Istanbul, Turkey (PRWEB UK) 24 January 2014
The 'Cinema of Azerbaijan' (Bu Kino Çox Gözal) festival, organised by the Turkish branch of The European Azerbaijan Society (TEAS) and the Pera Museum – one of Istanbul’s leading cultural institutions – has opened.
The festival began on 23 January with a gala screening to an audience of around 80 invited guests of 'Arshin mal alan' (The Cloth Peddler), one of Azerbaijani cinema’s greatest triumphs. This has recently been digitally restored and colourised with the support of the Heydar Aliyev Foundation and ATA Holding. Featuring the dashing Rashid Behbudov, the legendary Azerbaijani lyric tenor, the film was made in 1945. It is based on Uzeyir Hajibeyli’s world-famous comic operetta of 1913, and features some outstanding melodies, which synthesise western writing with Azerbaijani mugham, graceful national dances and amusing comic sequences. It was popular across the entire Soviet Union and Turkic-speaking world, and was remade in 1965.
Tale Heydarov, Chairman and Founder, TEAS said: “I am delighted that we are beginning this festival of Azerbaijani cinema with the restored version of 'Arshin mal alan'. The Azerbaijani composer Uzeyir Hajibeyli is an important figure in the history of music, for he composed 'Leyli and Majnun' in 1908, the first opera in the Muslim world. The songs and dances from 'Arshin mal alan' remain very popular, and this film exemplifies how Azerbaijani culture remained alive and vibrant, even during the Soviet period.”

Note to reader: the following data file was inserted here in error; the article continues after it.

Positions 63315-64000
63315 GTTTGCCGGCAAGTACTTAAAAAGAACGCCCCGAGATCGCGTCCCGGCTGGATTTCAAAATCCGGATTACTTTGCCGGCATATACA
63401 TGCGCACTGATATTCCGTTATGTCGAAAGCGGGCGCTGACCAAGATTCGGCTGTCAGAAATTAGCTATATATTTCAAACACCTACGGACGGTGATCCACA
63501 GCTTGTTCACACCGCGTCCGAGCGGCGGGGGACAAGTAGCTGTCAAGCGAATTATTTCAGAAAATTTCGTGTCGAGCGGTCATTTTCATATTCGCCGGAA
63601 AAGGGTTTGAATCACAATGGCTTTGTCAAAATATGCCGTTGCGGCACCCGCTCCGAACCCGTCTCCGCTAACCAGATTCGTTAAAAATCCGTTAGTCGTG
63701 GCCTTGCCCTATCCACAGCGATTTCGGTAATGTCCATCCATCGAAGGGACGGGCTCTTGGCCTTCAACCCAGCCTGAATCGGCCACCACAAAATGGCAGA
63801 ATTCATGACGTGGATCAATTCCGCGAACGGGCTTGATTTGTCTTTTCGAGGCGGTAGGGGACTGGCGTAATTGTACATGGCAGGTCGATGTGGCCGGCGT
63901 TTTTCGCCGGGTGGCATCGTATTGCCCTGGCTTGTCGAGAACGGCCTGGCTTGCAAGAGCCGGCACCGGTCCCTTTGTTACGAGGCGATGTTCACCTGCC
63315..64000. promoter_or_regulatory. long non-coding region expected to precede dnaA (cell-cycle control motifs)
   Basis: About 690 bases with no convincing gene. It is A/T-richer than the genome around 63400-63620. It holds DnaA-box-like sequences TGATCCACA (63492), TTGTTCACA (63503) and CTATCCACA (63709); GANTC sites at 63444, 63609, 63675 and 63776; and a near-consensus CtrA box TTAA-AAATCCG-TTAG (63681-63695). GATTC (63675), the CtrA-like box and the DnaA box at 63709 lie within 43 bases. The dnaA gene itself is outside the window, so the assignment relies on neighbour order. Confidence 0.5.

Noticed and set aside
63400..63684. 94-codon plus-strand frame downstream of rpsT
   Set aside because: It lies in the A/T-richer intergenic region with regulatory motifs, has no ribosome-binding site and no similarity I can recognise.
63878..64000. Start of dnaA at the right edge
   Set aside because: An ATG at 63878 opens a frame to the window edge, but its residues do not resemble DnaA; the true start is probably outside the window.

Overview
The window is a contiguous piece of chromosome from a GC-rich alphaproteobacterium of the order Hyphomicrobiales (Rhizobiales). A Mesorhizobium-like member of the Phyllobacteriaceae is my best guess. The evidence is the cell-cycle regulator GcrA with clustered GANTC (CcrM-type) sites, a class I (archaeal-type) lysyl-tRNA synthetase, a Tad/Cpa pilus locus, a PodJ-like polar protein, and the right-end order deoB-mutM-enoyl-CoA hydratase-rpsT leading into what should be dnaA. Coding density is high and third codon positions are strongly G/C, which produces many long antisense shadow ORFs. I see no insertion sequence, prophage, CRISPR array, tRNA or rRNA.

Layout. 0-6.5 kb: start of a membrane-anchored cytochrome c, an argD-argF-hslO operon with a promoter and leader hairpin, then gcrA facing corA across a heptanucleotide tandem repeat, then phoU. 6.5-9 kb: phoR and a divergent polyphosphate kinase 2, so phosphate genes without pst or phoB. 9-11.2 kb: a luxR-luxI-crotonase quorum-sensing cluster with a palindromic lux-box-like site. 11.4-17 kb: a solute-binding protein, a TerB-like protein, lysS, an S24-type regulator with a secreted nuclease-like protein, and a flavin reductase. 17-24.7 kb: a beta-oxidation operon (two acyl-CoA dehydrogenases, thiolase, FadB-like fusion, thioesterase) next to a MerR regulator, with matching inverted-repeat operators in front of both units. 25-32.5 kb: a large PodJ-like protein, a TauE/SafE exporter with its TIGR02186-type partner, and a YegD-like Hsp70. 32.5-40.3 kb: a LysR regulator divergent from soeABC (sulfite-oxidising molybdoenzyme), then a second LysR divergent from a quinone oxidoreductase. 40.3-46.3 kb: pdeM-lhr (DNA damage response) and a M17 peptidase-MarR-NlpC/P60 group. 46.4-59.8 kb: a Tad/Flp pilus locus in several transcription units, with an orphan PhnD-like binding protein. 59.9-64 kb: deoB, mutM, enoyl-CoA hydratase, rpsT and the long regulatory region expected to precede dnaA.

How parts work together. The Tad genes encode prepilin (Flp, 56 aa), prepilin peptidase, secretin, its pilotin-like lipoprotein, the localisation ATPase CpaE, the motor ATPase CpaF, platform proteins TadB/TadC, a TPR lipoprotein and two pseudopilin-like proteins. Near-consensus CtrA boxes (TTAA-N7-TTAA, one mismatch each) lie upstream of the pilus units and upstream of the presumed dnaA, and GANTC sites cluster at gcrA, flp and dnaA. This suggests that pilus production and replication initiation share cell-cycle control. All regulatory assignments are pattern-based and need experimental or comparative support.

Rena Rzaeva, Istanbul Representative, TEAS Turkey, remarked: “I am pleased that TEAS has been able to organise this festival of Azerbaijani cinema at the Pera Museum, located in the heart of Istanbul. The Pera Museum values cinema on equal parity with other art-forms, and is renowned for its interesting and eclectic film programming. We hope you will all come to see the remainder of the festival, which showcases some of the most impressive Azerbaijani films from the past few years, several of which have been submitted for the Academy Awards.”
Comprising eight Azerbaijani films, the festival runs from 24 January–2 February. Azerbaijan has a rich cinematic history, which began in 1898 with a documentary entitled 'The Oil Gush Fire in Bibiheybat', filmed by Alexandre Michon, the French entrepreneur, photographer and cameraman. He was closely connected to the Lumière brothers, the inventors of the Cinématographe.
The remainder of the programme focuses on some of the country’s recent cinematic successes, including 'The Bat' (Ayaz Salayev, 1995), an homage to silent cinema; 'Fortress' (Shamil Najafzadeh, 2008), an intriguing story about how a crew filming a war film gradually become engulfed in a real war; 'Holy Animal' (Yavar Rzayev, 2011), an allegorical tale of an adolescent shepherd in a remote, challenging region of the country; and 'Steppe Man' (Shamil Aliyev, 2012), Azerbaijan’s Official Submission for the Best Foreign Language Film in the 2014 Academy Awards.
Go to http://bit.ly/azerifilm to see the full programme and book tickets.